Review of “The Good, the Bad and the Ugly”: the plot keeps you coming back for more

A woman has just prepared food for her husband and son, but little does she know that this will be their last lunch.

A cold-faced killer enters the farm owner’s home, sits down at the table and eats without saying a word. After a few moments of confrontation, the man decides from his powerful aura that this man is up to no good, and in order to keep his family safe, he reveals the shocking secret he has kept in his heart and tries to offer double the reward for his life. However, the killer doesn’t buy it. After learning that the soldier, who goes by the name “Bill Carson”, has a fortune of 200,000 in military pay, the killer simply takes care of the man and his son, and takes the man’s 1,000 ransom money with him.

He returned to his employer’s home to resume his duties and successfully received the 500 bounty, and then tried to take the unexpected 200,000 in treasure for himself. In order not to let anyone know, he shoots the man in the head and in his death throes the employer calls out the name of the killer, “Angel Eyes”.

It was the 1860s and the American Civil War was in full swing. Angel Eyes learns from an amputee soldier selling information that Bill Carson is now in the Confederate Army and has a prostitute as a concubine. He then hid in the woman’s house and violently beat her to find out where the man was, but as soon as Bill Carson left, he was unsuccessful and Angel Eyes had to continue his pursuit.

By coincidence, Angel Eyes stumbles upon a Confederate casualty camp on his way and surmises from the cook that if Bill Carson survived in the desert, there is a good chance he is in a Northern prisoner of war camp. Angel Eyes was ruthless, but he did have a knack for it, and he soon became second in command in the Northern POW camp. What he didn’t know was that someone else had found him and someone else had found him.

Three brutal-looking bounty hunters surrounded a man in a log cabin and tried to catch him in a trap, but the man killed them instead. The man gallops off into the wilderness, where he encounters a second group of three killers. The three men compare their portraits and discover that the man is Tuco, the thief for whom the police have offered a $2,000 reward.

Just as Tuco was about to be captured, a blond behind him said to the three men in a domineering voice, “Unfortunately, you don’t look like the kind of people who can collect a reward. As soon as the words left his mouth, three shots were fired and the three men fell. Tuko was thanking the blond when he was surprised to learn that he was also a bounty hunter. Tuko was tied to a horse and cursed at Blondie the whole way. Blondie escorted Tuco to the sheriff’s office where he was rewarded 2,000.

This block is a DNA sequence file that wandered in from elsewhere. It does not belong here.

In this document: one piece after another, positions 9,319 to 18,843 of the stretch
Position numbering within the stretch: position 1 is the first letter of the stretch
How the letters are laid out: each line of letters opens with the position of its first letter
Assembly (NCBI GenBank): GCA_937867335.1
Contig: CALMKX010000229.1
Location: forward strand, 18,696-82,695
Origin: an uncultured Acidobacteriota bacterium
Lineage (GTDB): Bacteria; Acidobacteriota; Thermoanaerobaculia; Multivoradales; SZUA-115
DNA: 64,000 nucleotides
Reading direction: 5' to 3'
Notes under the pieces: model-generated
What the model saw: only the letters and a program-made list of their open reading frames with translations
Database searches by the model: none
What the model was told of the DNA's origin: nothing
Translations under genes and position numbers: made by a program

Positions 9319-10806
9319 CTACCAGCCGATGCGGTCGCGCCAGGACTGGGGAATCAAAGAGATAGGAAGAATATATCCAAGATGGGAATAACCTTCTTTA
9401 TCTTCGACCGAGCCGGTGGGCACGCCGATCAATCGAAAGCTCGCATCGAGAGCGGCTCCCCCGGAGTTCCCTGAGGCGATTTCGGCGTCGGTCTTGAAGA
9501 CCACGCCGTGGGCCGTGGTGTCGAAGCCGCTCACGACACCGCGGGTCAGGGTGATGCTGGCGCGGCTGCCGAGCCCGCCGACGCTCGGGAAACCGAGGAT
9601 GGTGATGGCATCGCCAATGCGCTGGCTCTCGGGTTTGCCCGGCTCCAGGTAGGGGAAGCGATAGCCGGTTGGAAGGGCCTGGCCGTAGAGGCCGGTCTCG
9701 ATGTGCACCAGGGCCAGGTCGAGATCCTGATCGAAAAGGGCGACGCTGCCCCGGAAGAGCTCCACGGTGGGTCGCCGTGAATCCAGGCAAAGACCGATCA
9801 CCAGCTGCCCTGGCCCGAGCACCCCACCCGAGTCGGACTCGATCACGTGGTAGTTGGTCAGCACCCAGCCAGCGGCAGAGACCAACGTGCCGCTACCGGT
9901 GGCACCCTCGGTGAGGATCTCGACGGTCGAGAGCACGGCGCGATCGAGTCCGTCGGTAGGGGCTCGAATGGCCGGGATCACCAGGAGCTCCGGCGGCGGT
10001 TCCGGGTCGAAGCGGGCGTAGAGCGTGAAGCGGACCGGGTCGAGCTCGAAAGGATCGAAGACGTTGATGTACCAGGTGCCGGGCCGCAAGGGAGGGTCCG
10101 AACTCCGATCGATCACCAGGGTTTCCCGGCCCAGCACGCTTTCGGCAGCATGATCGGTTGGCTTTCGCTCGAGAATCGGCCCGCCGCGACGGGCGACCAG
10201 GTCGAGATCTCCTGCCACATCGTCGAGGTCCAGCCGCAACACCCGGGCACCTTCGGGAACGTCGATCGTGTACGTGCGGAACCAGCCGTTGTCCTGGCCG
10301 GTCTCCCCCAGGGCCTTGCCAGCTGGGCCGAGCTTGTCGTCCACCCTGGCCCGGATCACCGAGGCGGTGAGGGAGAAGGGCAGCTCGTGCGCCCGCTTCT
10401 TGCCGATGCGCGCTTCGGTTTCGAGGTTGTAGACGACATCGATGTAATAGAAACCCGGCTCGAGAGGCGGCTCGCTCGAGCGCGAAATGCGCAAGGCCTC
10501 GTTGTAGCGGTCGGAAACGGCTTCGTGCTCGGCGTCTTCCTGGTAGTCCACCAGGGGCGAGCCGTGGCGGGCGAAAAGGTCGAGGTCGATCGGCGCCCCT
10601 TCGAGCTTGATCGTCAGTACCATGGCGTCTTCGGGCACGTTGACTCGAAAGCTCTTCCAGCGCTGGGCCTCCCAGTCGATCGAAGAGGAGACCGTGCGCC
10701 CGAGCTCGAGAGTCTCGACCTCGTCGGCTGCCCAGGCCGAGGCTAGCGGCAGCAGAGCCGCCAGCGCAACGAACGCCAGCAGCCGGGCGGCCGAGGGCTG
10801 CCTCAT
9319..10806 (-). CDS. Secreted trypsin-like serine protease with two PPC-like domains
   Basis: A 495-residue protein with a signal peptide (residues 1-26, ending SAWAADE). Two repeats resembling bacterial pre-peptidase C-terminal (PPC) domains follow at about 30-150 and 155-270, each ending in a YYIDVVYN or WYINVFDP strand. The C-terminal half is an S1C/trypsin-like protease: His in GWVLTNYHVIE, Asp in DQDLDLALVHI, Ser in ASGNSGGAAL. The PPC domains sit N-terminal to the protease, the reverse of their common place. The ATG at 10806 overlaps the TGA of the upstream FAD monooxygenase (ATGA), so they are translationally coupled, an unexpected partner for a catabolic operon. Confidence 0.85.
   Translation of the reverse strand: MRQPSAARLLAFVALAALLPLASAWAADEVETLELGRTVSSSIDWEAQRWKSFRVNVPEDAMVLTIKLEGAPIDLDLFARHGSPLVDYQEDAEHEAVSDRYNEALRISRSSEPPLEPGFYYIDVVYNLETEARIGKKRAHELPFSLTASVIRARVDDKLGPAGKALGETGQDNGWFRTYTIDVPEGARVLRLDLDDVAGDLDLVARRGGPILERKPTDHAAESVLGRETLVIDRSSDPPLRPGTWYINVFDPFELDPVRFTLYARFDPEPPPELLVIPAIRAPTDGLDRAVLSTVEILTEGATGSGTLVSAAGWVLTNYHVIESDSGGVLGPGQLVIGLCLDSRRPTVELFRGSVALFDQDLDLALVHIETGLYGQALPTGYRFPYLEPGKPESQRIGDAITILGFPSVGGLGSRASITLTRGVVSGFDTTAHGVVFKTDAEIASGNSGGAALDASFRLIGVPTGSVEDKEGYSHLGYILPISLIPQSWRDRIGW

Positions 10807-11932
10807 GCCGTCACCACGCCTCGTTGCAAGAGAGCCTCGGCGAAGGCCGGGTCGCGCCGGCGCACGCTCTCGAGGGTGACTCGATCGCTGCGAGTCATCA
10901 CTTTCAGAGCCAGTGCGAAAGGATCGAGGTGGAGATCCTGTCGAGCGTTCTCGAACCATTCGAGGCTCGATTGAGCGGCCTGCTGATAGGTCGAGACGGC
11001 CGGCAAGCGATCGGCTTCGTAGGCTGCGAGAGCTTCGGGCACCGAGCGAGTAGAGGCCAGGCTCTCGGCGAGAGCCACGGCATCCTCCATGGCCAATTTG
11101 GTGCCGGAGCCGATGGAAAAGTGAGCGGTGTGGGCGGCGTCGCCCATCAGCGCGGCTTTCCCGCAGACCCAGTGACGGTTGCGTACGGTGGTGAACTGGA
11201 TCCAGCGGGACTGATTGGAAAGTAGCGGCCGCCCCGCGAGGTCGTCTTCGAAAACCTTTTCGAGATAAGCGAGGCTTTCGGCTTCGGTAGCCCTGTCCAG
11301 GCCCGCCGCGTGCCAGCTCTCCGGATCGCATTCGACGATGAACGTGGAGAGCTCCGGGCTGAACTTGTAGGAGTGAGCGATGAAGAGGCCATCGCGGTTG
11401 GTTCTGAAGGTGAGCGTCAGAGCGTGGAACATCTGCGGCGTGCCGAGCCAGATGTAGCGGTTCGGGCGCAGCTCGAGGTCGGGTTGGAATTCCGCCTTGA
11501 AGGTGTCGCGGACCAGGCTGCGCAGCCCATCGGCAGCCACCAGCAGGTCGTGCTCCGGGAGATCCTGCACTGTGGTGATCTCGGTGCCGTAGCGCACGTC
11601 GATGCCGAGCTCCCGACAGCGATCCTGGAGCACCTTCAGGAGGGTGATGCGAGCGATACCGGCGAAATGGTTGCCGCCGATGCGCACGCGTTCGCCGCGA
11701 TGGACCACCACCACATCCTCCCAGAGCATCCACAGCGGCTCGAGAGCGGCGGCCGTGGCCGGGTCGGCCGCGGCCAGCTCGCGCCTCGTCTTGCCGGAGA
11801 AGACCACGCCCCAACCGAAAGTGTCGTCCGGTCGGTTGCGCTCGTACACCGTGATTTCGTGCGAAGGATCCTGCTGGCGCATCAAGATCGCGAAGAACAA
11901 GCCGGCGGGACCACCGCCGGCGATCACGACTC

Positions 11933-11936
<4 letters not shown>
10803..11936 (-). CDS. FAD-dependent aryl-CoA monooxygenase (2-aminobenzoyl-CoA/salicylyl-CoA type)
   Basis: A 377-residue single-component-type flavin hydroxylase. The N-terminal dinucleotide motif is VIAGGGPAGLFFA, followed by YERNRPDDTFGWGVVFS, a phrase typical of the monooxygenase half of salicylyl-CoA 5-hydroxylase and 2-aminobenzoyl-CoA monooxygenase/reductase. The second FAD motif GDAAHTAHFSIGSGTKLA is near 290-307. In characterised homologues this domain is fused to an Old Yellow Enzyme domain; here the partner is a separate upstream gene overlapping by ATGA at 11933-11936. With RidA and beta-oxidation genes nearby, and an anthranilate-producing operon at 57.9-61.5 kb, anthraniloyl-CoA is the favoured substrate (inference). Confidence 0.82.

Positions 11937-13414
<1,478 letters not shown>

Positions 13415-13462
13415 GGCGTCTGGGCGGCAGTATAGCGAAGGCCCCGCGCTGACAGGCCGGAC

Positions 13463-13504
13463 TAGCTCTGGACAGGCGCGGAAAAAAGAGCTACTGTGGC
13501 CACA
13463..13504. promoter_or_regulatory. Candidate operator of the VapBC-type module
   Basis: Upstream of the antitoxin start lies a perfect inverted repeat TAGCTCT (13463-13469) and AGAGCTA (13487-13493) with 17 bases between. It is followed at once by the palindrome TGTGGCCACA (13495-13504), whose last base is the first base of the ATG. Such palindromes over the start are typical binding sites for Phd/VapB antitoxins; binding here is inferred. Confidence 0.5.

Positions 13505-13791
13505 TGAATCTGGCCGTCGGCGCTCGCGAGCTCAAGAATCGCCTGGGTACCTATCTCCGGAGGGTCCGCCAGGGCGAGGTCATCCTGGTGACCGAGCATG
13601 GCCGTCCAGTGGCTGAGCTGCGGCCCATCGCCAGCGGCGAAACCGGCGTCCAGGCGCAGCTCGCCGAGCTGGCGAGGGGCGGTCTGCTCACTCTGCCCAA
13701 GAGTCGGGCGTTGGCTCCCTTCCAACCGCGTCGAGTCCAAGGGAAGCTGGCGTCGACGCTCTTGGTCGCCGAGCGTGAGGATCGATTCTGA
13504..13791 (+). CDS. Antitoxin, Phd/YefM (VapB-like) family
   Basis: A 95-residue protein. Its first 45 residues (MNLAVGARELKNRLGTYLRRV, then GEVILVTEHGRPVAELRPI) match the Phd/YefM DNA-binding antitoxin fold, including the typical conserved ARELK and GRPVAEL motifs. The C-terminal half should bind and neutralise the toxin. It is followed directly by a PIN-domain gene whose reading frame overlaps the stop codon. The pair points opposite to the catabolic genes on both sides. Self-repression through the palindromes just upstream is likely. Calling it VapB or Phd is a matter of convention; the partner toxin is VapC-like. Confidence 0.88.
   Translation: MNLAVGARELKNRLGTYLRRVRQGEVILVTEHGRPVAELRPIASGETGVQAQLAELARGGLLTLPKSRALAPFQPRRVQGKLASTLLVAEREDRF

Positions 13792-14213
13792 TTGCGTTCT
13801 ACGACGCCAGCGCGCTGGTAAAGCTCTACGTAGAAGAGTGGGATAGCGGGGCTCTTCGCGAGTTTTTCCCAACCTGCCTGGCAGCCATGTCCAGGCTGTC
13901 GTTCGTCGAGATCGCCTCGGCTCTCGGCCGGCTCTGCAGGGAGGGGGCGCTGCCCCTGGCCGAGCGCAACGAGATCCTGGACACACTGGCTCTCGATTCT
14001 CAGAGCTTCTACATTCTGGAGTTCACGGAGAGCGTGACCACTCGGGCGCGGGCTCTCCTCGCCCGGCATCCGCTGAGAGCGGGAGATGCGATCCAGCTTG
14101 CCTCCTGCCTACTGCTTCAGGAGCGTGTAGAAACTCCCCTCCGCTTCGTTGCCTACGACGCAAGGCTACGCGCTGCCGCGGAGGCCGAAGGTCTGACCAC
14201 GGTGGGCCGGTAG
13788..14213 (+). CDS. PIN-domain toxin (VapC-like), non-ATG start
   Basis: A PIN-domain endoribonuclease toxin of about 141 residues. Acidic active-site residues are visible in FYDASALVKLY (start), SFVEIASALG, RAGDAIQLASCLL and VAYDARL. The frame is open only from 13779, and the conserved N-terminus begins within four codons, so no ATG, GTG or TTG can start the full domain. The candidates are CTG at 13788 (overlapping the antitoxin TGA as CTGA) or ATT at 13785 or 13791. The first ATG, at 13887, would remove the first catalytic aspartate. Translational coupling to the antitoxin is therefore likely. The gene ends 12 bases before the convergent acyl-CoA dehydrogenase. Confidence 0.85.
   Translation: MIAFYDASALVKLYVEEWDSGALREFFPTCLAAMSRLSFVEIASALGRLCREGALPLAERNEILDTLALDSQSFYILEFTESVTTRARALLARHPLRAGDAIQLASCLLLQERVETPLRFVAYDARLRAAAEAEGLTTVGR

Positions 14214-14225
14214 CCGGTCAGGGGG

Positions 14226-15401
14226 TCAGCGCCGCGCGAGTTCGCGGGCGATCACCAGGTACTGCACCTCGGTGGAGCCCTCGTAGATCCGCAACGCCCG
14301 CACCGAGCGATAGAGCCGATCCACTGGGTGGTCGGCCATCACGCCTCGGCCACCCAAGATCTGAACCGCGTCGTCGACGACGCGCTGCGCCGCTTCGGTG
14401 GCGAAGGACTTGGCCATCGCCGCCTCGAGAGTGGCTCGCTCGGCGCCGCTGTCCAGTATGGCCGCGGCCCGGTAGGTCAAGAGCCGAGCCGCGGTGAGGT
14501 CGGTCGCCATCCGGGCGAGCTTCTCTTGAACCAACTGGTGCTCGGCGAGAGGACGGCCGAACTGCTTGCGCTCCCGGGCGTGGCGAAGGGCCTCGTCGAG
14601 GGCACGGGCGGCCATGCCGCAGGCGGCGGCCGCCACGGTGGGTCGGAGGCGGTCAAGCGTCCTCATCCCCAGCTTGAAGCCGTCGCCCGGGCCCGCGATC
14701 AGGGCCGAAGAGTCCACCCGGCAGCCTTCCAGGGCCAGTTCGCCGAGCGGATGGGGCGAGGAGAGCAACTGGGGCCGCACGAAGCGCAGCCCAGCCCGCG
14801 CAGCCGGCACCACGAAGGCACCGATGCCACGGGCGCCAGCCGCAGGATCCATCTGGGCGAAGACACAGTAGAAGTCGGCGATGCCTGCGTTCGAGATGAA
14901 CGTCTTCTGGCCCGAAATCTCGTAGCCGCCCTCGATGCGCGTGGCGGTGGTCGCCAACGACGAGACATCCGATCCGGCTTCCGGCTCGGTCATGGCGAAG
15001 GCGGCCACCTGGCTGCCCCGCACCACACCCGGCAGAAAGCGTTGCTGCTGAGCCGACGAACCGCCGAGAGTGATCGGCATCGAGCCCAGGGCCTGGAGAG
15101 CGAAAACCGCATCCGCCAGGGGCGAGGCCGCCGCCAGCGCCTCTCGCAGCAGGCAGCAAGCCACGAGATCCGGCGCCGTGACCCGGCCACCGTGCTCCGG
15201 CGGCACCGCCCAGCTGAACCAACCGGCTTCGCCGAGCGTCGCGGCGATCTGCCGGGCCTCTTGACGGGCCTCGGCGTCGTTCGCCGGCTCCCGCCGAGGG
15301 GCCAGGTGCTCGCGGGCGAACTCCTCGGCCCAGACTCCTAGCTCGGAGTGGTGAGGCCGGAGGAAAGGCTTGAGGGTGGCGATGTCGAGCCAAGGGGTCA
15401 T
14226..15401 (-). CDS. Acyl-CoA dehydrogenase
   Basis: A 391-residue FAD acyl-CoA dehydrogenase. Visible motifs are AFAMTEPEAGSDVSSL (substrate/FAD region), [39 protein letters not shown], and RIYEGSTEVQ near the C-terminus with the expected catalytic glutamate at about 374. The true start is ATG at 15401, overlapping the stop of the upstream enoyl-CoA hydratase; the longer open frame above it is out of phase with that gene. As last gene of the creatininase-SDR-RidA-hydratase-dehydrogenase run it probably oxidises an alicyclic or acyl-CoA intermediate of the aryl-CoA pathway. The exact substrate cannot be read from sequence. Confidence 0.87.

With his head in a noose hanging from a tree, Tuco sat tied up on a horse while the executioner read out his heinous charges to the public. Not only is he not afraid, but he is smugly using the long list of crimes as a medal, while also stealing glances at the pretty woman next to him. Just as the executioner announces the hanging, a bullet from the shadows penetrates the rope from which Tuco’s head is suspended, and the three sheriffs’ hats fall off one by one, stunned into submission.

It turned out to be a play he and Blondie had put together, with Tuco pretending to be captured, Blondie getting the reward and then helping him escape, and then splitting the money 50/50.

This was a tried and tested trick until another 3,000 bounty came in. Knowing that the trick would no longer work, the blonde abandoned Tuco in the desert, 70 kilometres from town, and left him to fend for himself.

Tuko lumbered out of the desert and made it to the town by crossing a suspension bridge. He hurriedly took a few sips of water and as soon as he looked up he was lucky enough to find a gun shop. He expertly assembled a handy revolver in the shop and robbed the old man who owned it of $200 in the process.